Clinical & Experimental Metastasis

, Volume 19, Issue 3, pp 259–264 | Cite as

IFNγ and TNFα account for a pro-clonogenic activity secreted by activated murine peritoneal macrophages

  • Lido Calorini
  • Francesca Bianchini
  • Antonella Mannini
  • Gabriele Mugnai
  • Manuela Balzi
  • Aldo Becciolini
  • Salvatore Ruggieri

Abstract

In the present study, we found that murine peritoneal macrophages elicited by BCG or Listeria monocytogenes release into the media an activity capable of stimulating the lung colonization as well as the expression of MHC class I antigens in B16 melanoma cells. A similar activity has previously been found in media conditioned by Corynebacterium parvum-elicited macrophages. Analysis by gel filtration chromatography of media conditioned by Corynebacterium parvum-, BCG- or Listeria monocytogenes-elicited macrophages revealed that the material responsible for the pro-clonogenic activity concentrated in chromatographic fractions corresponding to molecular weights (25 to 52 kDa) which are characteristic of certain cytokines. Thus, we challenged the various macrophage-conditioned media with polyclonal antibodies against IFNγand TNFα, and found that the macrophage pro-clonogenic activity was completely abolished in the presence of anti-IFNγantibodies, but only partially inhibited by anti-TNFαantibodies. This finding suggests a cooperative participation of the two cytokines to the pro-clonogenic activity of the media conditioned by Corynebacterium parvum-, BCG- or Listeria monocytogenes-elicited macrophages.

F10-M3 cells Corynebacterium parvum- BCG- or Listeria monocytogenes-elicited macrophages MHC class I antigens lung colonization macrophage pro-clonogenic acitivity IFNγ TNFα 

Preview

Unable to display preview. Download preview PDF.

Unable to display preview. Download preview PDF.

References

  1. 1.
    Cecconi O, Calorini L, Mannini A et al. Enhancement of lung-colonizing potential of murine tumor cell lines co-cultivated with activated macrophages. Clin Exp Metastasis 1997; 15: 94–101.PubMedCrossRefGoogle Scholar
  2. 2.
    Calorini L, Mannini A, Bianchini F et al. Biological properties associated with the enhanced lung-colonizing potential in a B16 murine melanoma line grown in a medium conditioned by syngeneic Corynebacterium parvum-elicited macrophages. Clin Exp Metastasis 1999; 17: 889–95.PubMedCrossRefGoogle Scholar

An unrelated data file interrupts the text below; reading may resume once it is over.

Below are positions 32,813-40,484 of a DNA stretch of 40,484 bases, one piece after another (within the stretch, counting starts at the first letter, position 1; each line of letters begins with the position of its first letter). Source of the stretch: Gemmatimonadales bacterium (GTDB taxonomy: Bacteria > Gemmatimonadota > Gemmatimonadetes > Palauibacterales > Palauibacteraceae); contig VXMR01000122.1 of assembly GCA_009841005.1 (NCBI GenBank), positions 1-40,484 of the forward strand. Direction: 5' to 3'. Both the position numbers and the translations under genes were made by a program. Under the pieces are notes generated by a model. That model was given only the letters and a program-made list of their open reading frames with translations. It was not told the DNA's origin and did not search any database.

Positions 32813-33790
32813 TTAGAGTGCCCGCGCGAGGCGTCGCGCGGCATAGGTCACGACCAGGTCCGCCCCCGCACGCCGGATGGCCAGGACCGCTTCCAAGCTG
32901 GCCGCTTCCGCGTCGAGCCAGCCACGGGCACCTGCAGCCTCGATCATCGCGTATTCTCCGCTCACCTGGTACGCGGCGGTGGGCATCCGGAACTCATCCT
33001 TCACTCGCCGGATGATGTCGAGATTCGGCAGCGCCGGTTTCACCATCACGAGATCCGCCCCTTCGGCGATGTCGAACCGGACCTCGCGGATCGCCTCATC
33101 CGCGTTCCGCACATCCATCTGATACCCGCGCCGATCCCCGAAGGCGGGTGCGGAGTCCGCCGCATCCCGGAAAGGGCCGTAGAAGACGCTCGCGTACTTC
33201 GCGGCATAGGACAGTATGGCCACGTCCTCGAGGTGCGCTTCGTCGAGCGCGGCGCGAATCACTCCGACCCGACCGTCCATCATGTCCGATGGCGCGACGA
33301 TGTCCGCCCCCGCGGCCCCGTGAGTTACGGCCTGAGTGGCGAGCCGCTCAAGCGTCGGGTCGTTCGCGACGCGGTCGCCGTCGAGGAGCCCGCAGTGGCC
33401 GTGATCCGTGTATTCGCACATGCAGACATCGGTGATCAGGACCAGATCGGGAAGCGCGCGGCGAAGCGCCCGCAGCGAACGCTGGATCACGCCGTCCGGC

3. 3.
    Gattoni-Celli S, Calorini L, Simile MM et al. Modulation by MHC Class I antigens of the biology of melanoma cells. Non-immunological mechanisms. Melanoma Res 1993; 3: 285–9.PubMedGoogle Scholar
  4. 4.
    Chen TR. In situ detection of Myeoplasma contamination in cell cultures by fluorescent Hoechst 33258 stain. Exp Cell Res 1977; 104: 255–62.PubMedCrossRefGoogle Scholar
  5. 5.
    Havell EA, Spitalny GL. Two molecular weight species of murine gamma interferon. Virology 1983; 129: 508–13.PubMedCrossRefGoogle Scholar
  6. 6.
    Wingfield P, Pain RH, Craig S. Tumor necrosis factor is a compact trimer. FEBS Lett 1987; 211: 179–84.PubMedCrossRefGoogle Scholar
  7. 7.
    Billiau A. Interferon-γ: Biology and role in pathogenesis. Adv Immunol 1996; 62: 61–130.PubMedCrossRefGoogle Scholar
  8. 8.
    Puddu P, Fantuzzi L, Borghi P et al. IL-12 induces IFN-gamma expression and secretion in mouse peritoneal macrophages. J. Immunol 1997; 159: 3490–7.PubMedGoogle Scholar
  9. 9.
    Guillemard E, Geniteau-Legendre M, Kergot R et al. Simultaneous production of IFN-gamma, IFN-alpha/beta and nitric oxide in peritoneal macrophages from TDM-treated mice. J Biol Regul Homeost Agents 1998; 12: 106–11.PubMedGoogle Scholar
  10. 10.
    Taniguchi K, Petersson M, Hoglund P et al. Interferon γ induces lung colonization by intravenously inoculated B16 melanoma cells in parallel with enhanced expression of class I major histocompatibility complex antigens. Proc Natl Acad Sci USA 1987; 84: 3405–9.PubMedCrossRefGoogle Scholar